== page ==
Use of technology like marketing automation solutions can help in easing and automating the process of scoring and qualifying leads if your primary source of Lead generation is Internet.

Just this one process can go a long way in bridging the sales-marketing divide, at least in settling the blame game.

This is because, setting up such a process not only helps in bringing clarity to the end objectives of both, but also equates the success metric. The Lead definition becomes the base measurement value for both the departments. Marketing is measured not on the basis of Leads generated but on the basis of qualified Leads generated in accordance with the common definition. Sales gets measured on how many of these qualified Leads it managed to close.

However, pre-defining Leads though a good start towards sales and marketing alignment can make the entire process of Lead management very calculative.

Moreover, at the end of the day as companies we are still selling to people and many a times different people tend to behave differently and it becomes difficult to fit them into a set definition based on their levels of interest or activities.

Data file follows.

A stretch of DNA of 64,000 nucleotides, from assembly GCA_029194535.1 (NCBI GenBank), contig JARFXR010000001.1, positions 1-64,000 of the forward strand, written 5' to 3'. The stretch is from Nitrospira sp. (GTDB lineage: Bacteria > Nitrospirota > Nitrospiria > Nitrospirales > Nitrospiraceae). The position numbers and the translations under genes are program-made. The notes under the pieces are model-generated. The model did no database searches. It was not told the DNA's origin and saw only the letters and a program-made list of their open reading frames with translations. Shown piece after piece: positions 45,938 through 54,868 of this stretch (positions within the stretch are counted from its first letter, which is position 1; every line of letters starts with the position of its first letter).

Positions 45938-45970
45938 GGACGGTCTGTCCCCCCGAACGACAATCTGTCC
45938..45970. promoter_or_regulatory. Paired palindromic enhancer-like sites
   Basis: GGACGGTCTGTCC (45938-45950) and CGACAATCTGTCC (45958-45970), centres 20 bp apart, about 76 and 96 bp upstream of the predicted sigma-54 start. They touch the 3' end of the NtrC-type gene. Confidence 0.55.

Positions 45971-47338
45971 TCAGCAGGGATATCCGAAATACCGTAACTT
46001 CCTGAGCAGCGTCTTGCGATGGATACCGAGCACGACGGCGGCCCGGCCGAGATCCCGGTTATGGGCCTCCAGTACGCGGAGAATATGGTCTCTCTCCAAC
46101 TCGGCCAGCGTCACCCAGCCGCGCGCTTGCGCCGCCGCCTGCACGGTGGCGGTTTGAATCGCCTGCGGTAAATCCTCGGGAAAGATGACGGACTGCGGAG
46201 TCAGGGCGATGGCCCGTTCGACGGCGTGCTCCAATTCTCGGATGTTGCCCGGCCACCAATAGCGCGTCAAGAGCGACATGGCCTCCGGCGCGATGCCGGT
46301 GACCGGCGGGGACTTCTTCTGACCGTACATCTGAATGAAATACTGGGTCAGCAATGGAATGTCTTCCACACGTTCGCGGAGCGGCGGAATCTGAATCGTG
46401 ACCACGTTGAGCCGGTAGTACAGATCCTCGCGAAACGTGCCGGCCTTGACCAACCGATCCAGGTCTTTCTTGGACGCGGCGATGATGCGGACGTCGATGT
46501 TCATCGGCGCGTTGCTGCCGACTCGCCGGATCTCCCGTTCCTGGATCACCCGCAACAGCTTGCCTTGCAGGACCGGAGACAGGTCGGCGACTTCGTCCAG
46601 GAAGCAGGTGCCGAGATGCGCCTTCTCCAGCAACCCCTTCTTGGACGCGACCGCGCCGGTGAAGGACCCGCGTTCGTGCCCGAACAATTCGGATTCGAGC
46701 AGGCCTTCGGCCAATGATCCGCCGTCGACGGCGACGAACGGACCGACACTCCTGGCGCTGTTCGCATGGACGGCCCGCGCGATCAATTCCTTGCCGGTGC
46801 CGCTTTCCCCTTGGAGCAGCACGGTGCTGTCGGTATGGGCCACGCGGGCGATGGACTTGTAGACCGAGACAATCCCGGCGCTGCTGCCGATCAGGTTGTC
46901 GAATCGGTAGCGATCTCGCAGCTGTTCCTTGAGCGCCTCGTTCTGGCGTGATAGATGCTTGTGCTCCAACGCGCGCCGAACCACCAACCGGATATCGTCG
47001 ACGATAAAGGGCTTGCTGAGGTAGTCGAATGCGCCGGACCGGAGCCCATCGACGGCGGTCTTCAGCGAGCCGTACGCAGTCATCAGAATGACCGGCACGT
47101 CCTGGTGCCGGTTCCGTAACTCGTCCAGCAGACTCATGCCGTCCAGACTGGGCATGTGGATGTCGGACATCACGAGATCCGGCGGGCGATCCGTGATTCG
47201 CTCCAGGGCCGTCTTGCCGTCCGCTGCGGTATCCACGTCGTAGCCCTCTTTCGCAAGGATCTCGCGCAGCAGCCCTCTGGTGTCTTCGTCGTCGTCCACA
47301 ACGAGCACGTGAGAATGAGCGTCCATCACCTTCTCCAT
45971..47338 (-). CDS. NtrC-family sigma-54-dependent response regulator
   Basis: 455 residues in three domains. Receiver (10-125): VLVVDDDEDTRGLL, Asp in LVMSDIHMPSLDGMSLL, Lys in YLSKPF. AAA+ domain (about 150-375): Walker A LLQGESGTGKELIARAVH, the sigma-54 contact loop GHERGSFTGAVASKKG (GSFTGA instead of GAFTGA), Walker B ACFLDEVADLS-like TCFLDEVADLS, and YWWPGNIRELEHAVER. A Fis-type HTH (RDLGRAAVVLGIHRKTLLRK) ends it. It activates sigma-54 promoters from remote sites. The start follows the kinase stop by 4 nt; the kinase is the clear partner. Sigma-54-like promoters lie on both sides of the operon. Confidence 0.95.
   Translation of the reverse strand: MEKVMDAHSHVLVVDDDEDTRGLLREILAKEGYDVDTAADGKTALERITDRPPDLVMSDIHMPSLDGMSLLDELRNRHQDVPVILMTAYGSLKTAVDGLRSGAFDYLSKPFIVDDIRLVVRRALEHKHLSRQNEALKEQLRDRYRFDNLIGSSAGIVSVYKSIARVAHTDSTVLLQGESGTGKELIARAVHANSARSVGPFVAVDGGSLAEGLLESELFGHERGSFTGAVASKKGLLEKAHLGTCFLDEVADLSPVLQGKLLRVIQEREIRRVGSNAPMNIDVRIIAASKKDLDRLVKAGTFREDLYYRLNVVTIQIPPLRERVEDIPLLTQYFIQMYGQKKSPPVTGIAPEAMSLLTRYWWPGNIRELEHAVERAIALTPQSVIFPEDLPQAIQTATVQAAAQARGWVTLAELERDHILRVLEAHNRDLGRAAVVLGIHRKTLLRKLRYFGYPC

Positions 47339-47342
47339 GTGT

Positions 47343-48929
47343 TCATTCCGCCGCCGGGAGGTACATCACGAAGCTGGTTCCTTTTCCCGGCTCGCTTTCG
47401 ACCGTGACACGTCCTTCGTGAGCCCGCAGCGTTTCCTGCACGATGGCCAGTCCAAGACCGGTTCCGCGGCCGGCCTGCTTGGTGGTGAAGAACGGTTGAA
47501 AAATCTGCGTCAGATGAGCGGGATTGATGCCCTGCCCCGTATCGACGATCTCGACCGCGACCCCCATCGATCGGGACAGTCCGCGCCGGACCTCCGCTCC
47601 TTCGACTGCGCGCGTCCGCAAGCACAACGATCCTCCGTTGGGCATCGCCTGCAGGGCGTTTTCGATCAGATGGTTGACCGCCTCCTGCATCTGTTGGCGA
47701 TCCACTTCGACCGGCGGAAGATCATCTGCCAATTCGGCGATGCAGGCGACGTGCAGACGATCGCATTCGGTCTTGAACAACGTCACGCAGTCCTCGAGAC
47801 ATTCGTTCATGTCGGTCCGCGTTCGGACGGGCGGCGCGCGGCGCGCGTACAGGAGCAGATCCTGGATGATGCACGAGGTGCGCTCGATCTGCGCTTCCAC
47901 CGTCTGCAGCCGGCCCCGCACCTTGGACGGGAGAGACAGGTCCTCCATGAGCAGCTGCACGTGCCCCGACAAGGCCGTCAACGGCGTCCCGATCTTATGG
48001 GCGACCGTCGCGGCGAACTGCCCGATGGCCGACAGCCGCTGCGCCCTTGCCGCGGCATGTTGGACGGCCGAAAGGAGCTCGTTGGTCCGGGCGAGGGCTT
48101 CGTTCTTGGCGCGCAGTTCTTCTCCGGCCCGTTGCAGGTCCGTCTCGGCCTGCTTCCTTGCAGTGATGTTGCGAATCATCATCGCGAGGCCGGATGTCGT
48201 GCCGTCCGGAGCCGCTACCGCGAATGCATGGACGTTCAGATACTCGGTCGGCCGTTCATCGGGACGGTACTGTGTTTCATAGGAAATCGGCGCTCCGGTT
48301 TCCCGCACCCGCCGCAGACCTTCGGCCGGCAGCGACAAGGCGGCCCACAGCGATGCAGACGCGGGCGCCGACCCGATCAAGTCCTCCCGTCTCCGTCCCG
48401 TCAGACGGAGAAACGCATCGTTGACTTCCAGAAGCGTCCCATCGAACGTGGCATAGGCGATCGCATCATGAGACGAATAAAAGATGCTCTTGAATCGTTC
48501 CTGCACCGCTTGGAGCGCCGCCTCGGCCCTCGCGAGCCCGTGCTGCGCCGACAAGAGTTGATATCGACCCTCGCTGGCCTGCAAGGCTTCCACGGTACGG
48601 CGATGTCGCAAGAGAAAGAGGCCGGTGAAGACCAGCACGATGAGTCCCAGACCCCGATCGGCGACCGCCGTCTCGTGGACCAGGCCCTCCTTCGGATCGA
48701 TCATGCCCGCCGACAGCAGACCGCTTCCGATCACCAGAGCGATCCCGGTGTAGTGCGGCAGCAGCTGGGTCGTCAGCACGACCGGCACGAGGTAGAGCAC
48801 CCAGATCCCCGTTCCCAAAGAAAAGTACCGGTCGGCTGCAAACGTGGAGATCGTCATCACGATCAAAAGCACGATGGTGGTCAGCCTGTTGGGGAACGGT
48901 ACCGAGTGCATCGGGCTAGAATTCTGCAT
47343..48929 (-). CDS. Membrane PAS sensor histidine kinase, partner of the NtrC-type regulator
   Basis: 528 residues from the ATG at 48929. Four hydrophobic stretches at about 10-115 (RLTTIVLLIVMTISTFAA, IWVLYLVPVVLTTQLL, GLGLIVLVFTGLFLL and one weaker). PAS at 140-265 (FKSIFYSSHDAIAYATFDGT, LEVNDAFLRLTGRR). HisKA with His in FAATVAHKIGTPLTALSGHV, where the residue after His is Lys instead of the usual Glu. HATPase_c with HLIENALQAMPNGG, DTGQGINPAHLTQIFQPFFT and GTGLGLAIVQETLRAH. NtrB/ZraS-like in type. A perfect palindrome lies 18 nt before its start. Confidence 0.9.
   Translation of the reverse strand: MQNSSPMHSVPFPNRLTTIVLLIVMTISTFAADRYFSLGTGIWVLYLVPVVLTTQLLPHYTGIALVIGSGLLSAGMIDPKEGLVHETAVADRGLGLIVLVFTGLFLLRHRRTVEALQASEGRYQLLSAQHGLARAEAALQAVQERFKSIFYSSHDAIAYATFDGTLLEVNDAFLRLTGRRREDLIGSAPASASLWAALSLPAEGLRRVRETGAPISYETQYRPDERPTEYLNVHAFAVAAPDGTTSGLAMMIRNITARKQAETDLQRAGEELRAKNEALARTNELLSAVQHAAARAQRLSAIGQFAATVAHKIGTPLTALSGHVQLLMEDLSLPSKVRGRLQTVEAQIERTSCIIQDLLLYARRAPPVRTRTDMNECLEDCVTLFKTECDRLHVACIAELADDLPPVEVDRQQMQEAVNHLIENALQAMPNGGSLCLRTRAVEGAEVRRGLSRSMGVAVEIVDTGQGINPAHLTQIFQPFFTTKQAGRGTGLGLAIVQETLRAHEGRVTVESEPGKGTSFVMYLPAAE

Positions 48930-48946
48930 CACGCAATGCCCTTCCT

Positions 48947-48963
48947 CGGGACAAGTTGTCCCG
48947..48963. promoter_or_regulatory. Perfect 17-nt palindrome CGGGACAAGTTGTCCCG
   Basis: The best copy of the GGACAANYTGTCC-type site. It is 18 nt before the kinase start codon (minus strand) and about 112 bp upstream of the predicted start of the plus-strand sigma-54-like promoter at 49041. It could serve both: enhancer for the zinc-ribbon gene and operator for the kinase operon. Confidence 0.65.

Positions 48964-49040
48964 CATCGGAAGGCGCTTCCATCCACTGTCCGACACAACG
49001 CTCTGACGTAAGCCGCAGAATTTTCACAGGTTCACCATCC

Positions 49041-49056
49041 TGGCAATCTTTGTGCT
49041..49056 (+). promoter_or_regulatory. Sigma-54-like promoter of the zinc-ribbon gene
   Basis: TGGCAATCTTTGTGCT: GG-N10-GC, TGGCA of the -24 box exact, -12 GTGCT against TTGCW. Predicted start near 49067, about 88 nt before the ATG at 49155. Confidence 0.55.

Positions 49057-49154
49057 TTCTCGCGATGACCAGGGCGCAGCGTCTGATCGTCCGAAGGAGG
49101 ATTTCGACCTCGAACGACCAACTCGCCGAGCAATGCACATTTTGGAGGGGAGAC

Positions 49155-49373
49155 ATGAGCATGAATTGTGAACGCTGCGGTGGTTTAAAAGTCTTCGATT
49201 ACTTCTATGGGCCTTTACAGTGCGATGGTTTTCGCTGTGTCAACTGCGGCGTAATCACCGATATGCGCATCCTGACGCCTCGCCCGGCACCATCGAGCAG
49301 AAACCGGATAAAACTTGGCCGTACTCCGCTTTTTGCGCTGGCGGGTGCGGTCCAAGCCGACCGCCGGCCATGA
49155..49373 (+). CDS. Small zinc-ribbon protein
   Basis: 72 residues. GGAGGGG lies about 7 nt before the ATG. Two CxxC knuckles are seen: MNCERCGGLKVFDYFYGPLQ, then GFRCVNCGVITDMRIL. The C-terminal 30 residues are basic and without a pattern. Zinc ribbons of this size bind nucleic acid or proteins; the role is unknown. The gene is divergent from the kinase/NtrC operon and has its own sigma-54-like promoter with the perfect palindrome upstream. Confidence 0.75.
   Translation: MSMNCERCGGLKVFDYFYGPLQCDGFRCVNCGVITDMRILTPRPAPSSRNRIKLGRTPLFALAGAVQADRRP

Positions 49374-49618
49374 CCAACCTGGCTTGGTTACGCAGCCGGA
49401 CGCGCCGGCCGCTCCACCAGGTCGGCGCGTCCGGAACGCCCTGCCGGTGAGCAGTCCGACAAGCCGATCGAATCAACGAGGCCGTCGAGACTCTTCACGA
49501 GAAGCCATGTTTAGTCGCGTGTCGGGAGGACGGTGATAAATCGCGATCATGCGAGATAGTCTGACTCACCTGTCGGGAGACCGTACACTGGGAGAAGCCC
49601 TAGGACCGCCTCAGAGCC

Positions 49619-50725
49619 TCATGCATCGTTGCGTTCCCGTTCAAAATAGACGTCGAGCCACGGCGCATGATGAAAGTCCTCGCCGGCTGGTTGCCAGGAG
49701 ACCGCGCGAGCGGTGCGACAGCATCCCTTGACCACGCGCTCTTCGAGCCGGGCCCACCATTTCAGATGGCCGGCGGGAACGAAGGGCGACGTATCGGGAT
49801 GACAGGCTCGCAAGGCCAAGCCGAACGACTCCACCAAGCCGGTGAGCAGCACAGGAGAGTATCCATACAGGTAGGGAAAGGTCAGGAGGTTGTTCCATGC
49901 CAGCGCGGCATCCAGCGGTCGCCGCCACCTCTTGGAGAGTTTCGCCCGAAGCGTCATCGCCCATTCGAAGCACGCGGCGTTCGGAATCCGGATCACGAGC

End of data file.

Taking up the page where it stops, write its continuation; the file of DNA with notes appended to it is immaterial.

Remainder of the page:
To overcome such instances it is important for both sales and marketing to have a common free-flowing communication channel, spending time if/where required with a Lead understanding their requirement, even if they fail to fit the pre-defined criteria.

Also, both departments need to exercise some flexibility on their individual entry points in this relationship building process. The interests of the Lead should be the sole determining factor for this, often sticking to their individual roles and not catering to the needs of a Lead can result in loss of opportunities.

And this is why sales and marketing alignment becomes such a serious issue for B2B companies, in many ways it is the inconspicuous revenue sapper.

In an upcoming webinar on October 12, 2010, B2B marketing and strategic experts, Charles Besondy and Richard Eppel discuss how companies can calculate the cost of marketing and sales mis-alignment and share sure-fire ways to align marketing and sales processes almost overnight.

If your company is losing precious revenue to this age-old departmental dispute, register for this free webinar today.

Republished with author's permission from original post.

Merlin Francis